In this paper we investigate the linkage between changes in the political culture on the one hand and changes in class-party alignments on the other. First we investigate how the political culture in Western countries has changed over-time. Three views are tested using data on party-manifestos. The first predicts that only new-leftist issues will increase in salience. The second predicts that both new-leftist and new-rightist issues will emerge at the same time. The third, which is empirically corroborated, predicts that first new-leftist issues will emerge followed by a rise in new right-wing issues. Second, we investigate how the emergence of these new issues has affected the traditional class-party alignments. Using the International Mobility and Stratification File we show that the middle class increasingly votes left-wing as new-leftist issues become more important and that the working class increasingly votes right-wing as new-rightist issues become more important. Next to that, the middle class appears to alienate from the traditional party of their class as new-rightist issues rise in salience. At the end of the paper we discuss the implications of our findings.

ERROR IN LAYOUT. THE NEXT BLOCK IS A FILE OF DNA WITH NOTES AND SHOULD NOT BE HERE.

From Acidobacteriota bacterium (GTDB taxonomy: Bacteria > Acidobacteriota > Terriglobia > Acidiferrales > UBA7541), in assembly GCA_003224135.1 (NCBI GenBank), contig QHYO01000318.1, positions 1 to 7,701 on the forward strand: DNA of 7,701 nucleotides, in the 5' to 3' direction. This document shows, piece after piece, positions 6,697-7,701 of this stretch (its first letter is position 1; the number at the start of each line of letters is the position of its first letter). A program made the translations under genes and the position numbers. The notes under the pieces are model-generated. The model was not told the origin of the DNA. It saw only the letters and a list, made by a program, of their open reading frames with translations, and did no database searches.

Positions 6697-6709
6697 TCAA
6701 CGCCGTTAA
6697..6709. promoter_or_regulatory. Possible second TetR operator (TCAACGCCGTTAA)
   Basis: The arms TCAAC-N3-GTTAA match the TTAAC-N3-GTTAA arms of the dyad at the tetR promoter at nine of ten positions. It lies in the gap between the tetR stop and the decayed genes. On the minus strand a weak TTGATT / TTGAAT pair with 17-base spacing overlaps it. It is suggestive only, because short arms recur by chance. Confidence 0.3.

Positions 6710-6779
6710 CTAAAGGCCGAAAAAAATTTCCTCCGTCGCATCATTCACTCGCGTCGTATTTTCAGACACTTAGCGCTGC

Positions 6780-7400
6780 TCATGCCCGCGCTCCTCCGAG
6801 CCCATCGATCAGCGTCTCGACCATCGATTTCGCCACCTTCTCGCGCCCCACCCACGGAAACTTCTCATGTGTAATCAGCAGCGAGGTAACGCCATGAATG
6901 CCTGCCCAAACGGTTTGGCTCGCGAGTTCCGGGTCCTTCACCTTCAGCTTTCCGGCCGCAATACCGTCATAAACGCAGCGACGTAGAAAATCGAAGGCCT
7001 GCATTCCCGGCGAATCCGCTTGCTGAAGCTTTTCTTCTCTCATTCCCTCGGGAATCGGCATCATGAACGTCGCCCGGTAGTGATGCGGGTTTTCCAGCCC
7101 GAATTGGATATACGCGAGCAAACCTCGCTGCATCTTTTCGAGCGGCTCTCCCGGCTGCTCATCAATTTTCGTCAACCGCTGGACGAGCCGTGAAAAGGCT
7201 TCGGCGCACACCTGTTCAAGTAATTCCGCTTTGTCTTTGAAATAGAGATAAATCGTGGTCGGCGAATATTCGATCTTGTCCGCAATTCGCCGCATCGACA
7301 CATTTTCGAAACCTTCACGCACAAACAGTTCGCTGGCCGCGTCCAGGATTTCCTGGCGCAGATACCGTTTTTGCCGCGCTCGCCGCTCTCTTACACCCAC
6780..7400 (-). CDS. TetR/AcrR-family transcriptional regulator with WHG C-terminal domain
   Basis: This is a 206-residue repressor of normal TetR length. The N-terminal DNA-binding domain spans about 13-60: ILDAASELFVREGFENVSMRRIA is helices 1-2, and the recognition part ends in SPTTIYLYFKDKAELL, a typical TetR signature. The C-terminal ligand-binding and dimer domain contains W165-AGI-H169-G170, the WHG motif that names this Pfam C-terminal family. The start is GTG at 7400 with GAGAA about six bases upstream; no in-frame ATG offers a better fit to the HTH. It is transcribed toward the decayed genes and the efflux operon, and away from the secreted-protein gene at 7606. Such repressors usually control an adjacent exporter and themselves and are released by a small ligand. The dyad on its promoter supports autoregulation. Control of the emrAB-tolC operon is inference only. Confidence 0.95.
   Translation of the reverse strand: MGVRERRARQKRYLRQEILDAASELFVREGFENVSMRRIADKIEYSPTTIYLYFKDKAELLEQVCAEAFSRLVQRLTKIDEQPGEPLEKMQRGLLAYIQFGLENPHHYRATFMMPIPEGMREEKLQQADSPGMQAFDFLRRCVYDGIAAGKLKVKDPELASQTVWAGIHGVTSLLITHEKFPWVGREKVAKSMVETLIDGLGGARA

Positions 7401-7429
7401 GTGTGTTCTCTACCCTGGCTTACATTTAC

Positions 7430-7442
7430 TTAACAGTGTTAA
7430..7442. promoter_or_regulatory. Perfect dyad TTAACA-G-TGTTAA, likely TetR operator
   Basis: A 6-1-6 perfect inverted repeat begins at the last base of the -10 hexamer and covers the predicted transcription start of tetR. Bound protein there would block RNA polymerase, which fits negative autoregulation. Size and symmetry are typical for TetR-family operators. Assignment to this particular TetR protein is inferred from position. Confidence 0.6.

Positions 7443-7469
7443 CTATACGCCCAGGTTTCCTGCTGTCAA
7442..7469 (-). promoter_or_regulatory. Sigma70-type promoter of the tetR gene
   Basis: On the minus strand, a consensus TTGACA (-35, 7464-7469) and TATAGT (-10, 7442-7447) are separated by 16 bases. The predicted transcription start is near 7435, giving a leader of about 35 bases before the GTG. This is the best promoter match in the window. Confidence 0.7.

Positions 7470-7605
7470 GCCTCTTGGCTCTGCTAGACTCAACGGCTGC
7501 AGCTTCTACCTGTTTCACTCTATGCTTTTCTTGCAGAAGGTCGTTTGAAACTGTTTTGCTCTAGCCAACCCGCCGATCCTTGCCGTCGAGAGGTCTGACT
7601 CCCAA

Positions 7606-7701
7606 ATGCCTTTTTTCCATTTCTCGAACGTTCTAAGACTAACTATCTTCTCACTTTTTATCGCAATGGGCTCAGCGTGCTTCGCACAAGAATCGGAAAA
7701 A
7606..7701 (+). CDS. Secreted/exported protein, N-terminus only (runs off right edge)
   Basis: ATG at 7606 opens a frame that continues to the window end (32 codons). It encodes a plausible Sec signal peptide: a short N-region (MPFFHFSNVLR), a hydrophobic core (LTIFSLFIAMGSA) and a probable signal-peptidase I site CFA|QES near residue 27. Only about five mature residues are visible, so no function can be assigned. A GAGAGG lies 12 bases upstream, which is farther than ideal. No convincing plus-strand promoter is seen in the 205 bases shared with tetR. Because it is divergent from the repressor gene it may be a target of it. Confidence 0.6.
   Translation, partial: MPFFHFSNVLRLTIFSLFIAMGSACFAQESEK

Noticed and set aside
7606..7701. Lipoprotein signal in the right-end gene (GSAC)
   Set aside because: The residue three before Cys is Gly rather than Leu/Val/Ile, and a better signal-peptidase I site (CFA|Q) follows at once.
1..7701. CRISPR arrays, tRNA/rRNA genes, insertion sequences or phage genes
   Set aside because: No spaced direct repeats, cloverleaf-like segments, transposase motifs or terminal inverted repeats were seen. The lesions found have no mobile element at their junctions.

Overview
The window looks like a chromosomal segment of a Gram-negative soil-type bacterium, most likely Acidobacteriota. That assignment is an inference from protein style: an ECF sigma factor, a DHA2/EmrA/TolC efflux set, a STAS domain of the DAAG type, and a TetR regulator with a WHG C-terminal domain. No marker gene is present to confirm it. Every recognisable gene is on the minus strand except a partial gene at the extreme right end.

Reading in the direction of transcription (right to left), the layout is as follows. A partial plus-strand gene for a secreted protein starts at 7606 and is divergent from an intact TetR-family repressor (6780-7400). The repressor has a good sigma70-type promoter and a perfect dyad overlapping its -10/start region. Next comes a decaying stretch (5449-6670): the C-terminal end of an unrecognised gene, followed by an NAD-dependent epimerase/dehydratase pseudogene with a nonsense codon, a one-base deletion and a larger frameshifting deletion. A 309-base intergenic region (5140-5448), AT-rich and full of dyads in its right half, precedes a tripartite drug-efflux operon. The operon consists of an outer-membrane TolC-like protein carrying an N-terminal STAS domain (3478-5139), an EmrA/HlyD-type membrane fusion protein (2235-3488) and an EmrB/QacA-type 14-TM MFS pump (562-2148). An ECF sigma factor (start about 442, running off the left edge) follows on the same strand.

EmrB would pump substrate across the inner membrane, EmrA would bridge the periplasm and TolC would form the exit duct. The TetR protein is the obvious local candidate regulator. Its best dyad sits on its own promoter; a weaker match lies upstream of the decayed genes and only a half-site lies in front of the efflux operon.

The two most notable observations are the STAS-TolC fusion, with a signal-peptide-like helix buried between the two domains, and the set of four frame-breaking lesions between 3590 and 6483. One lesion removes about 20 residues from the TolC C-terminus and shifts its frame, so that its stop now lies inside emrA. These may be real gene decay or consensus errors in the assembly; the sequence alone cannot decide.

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Centre for Rotterdam Cultural Sociology (CROCUS)
Res Publica: Belgian journal of political science
Department of Sociology

Achterberg, P., & van der Waal, J. (2006). Stille revolutie, contra-revolutie of cultureel conflict?. Res Publica: Belgian journal of political science, 1–25. Retrieved from